Lakers guard Kobe Bryant, left, drives past Boston forward Paul Pierce… (Jayne Kamin-Oncea / U.S.…)
Reporting from Boston — It does not matter where the Lakers and Boston Celtics play each other.
That's because the rivalry between the Lakers and Celtics, the two teams with the most NBA championships, is so intense and historic.
They will square off Thursday night at the TD Garden, but the venue is not important.
Each team has won recently on the other's court.
The Lakers won here in the regular season last season, and they won Game 3 of the NBA Finals here in June. And the Celtics defeated the Lakers, 109-96, at Staples Center on Jan. 30 and won Game 2 in the Finals in Los Angeles last year.
"If we were to play a game in the park against that team, it would be hard-core and [trash] talking," Lamar Odom said after the Lakers' practice Wednesday. "It's always going to be intense when you respect a team. You don't have to disrespect a team to want to kick their [butt]. You have that much respect for them, which intensifies the game."
It took seven tough, intense games, but the Lakers finally defeated the Celtics in the NBA Finals for the franchise's 16th title, one behind Boston. The Celtics had defeated the Lakers in the 2008 Finals, winning in six games.
"In our situation, our rivalry has become more real than others because we've faced them in the Finals twice [recently]," Kobe Bryant said. "And the history that's involved, I think it holds a little bit more substance than the rivalry that we have with the Spurs, for example."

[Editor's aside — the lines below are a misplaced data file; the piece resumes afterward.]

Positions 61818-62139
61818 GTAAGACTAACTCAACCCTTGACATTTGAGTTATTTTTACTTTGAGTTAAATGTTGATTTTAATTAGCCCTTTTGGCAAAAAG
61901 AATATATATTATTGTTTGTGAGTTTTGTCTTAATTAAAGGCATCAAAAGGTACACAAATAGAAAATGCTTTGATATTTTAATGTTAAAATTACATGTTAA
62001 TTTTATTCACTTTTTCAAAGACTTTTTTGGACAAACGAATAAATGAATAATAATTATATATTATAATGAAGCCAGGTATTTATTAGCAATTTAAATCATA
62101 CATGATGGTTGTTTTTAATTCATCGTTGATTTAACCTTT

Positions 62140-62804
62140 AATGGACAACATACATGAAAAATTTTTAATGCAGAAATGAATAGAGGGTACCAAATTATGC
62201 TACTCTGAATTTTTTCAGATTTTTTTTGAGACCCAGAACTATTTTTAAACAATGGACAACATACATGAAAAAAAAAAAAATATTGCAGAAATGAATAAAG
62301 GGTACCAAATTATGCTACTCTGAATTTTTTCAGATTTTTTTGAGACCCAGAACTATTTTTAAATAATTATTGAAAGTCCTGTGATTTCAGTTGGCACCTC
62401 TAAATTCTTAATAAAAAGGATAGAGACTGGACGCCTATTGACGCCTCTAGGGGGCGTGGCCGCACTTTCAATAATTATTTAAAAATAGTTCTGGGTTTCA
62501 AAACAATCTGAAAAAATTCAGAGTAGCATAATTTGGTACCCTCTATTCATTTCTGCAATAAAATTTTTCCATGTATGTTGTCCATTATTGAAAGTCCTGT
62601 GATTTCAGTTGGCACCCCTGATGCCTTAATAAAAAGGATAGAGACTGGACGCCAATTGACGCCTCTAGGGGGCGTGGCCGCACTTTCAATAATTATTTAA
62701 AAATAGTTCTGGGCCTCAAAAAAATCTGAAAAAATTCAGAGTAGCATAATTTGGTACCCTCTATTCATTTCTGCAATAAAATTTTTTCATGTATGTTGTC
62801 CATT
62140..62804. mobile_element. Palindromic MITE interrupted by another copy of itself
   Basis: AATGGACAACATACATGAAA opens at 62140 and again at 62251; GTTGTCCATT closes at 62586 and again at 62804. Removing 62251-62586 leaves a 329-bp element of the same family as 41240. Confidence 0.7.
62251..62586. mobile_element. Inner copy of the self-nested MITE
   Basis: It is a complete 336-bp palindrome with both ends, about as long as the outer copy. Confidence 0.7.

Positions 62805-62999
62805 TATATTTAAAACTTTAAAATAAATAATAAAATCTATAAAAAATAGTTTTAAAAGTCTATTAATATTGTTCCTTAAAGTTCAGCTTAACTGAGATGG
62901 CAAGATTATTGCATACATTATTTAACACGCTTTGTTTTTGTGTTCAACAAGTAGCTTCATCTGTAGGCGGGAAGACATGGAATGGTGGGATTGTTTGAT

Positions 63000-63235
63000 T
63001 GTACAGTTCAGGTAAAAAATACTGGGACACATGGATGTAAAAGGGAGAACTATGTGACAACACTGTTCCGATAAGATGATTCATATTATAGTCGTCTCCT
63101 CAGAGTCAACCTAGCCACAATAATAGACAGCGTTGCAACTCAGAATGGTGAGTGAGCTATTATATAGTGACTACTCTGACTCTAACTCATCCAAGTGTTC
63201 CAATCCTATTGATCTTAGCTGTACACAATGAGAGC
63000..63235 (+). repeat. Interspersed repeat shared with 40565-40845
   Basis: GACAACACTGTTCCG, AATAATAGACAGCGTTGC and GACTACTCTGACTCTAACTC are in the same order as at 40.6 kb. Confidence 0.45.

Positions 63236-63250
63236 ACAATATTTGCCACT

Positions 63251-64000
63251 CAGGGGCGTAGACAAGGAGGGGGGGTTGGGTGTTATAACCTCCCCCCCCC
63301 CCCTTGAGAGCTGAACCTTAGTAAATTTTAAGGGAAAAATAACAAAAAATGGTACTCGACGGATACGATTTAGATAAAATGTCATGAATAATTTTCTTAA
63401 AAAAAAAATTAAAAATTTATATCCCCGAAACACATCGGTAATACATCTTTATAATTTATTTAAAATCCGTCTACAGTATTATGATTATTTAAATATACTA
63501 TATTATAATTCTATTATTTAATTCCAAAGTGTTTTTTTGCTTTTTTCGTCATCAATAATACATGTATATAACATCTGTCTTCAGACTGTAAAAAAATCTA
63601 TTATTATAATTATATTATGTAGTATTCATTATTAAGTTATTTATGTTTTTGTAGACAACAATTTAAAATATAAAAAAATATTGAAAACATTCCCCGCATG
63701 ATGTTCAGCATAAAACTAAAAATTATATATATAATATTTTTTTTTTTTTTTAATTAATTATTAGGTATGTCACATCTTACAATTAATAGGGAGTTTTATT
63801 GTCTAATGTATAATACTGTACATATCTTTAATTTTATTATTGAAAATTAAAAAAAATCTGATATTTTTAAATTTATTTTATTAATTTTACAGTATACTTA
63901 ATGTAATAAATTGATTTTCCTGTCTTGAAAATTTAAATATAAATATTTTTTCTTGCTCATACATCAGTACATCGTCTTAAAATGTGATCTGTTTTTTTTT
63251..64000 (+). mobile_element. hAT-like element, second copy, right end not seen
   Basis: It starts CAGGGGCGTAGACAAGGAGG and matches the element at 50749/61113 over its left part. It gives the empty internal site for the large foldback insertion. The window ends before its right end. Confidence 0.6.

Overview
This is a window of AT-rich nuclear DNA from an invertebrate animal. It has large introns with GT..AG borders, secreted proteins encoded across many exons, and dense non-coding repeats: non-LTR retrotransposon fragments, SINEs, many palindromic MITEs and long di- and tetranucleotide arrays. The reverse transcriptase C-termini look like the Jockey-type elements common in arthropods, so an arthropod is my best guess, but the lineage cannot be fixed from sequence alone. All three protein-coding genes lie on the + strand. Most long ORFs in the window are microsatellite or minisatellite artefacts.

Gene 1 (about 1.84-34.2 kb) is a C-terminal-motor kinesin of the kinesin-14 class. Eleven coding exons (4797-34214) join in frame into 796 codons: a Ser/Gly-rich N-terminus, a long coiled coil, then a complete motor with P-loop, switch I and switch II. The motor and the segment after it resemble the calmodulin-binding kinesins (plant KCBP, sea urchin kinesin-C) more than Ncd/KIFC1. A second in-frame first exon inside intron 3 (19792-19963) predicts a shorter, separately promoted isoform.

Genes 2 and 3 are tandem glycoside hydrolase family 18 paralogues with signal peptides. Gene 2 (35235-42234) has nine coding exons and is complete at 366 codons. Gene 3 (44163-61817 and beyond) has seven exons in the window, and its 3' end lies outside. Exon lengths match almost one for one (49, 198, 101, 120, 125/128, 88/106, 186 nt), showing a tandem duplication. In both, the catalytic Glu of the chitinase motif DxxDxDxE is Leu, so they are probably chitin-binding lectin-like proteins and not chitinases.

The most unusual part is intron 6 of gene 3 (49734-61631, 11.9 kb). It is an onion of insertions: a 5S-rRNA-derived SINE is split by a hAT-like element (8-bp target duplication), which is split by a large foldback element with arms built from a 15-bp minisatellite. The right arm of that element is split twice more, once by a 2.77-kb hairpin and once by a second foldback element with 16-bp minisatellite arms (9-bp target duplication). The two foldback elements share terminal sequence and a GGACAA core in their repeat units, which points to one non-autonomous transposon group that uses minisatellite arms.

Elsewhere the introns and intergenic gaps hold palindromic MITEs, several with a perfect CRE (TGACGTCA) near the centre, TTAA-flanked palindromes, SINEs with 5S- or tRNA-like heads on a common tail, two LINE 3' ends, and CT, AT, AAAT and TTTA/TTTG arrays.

However, the Celtics might not be the same team the Lakers faced in January.
Paul Pierce, who torched the Lakers for 32 points on 11-for-18 shooting in that game, missed practice Wednesday because of flu symptoms.
Celtics Coach Doc Rivers told the Boston media that he was "assuming" Pierce would play against the Lakers.
The Celtics won't have center Shaquille O'Neal (inflamed Achilles' tendon) or small forward Marquis Daniels (bruised spinal cord), who both played in last week's game. Centers Jermaine O'Neal (knee injury) and reserve Semih Erden (strained leg muscle) are also sidelined.
But Lakers Coach Phil Jackson pointed out the Celtics still have "the three main" players in their frontcourt — Kevin Garnett, Kendrick Perkins and Glen Davis.
"We only have three big guys that we work with," Jackson said, referring to Odom, Pau Gasol and Andrew Bynum.
After practice Wednesday, Jackson hadn't yet shown his team the video of the most recent loss to the Celtics, but the Lakers were going to see it at some point.
"That would be good for us to watch," Odom said. "We can watch it and learn from it."
It was a game in which the Celtics outrebounded the Lakers (43-30) and shot 60.3% from the field, the third-highest ever by Boston against the Lakers.
"It's a midnight showing," Jackson joked. "No, they won't like it. It's no fun to watch yourself lose a game like that."